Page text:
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Shocking Mathematics News...

The terms are abundant: dyscalculia, math dyslexia, math learning-disabled, math dysfunctional, slow, and even parental appeals to heredity: "I couldn't get mathematics so that is why my child can't as well." Despite this plethora of terms, do solutions exist?

A team, led by neuroscientist Roi Cohen Kadosh, at the University of Oxford, claims to have a "finding" that could lead to long-lasting solutions. Though their research involved "normal" subjects, the research focused on the learning disability that prevents an individual from learning even simple mathematics.

What is their solution? A noninvasive method called "transcranial direct current stimulation (TDSC)." That's right. Using pads attached to scalps, they applied 20-minute long bursts of weak current to the subjects' brains (i.e. parietal lobes where number processing occurs) over six days as the subjects participated in a learning task. Using a counterintutive approach, the researchers found that their treatments "actually improved mathematical abilities"...and the effects remained over a period of six months.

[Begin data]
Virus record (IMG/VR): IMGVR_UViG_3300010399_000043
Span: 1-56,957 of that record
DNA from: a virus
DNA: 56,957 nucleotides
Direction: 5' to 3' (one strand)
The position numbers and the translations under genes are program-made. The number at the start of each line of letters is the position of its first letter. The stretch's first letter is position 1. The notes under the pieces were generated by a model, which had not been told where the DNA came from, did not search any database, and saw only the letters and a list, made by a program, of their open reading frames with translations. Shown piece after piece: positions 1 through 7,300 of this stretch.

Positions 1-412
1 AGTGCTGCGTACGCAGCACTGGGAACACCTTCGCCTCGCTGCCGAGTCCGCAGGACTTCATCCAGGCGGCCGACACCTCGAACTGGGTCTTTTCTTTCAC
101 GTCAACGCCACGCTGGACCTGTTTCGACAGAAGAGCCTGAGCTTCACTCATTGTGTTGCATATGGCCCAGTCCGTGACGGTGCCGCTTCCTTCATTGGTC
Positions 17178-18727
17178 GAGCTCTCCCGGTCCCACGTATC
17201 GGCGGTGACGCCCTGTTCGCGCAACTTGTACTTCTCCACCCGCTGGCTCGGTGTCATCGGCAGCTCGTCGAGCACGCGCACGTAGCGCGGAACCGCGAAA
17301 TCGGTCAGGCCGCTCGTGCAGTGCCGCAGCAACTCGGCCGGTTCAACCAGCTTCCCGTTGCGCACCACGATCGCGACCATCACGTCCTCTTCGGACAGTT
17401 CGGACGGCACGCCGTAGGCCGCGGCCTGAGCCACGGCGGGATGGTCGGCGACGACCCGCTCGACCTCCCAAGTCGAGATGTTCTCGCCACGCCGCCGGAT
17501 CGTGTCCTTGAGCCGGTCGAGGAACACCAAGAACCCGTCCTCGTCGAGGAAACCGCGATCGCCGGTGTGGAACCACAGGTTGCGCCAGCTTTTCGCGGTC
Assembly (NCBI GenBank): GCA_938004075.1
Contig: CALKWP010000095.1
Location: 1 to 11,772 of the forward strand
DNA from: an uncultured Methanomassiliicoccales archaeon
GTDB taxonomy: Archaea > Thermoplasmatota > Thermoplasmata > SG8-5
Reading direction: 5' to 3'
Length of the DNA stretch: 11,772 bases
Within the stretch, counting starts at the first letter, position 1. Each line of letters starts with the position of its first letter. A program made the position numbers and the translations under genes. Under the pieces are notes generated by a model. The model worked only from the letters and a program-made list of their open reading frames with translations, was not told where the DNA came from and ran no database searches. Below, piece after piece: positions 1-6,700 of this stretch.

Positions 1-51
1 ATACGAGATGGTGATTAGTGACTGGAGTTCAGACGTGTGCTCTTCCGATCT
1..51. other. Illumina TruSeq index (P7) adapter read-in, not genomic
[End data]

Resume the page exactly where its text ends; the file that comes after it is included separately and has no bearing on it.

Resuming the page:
On the one hand, the researchers claim the prospects are positive, as such could improve diminshed numerical ability linked to "unemployment and low income, depression, low self-esteem" etc. But, on the other hand, they face ethical concerns. For example, Cohen Kabosh asks if the technique should be barred from use by "a normal person without a disability who stimulates his or her brain to boost math prowess" thereby "giving themselves an unfair advantage."

Sorry, I can't write any more, as I have to pause for my six-month TDCS, so necessary to maintain my "prowess" as a mathematics professor.

Source: Ker Than's "Stimulating the Brain," National Geographic News, Nov. 4, 2020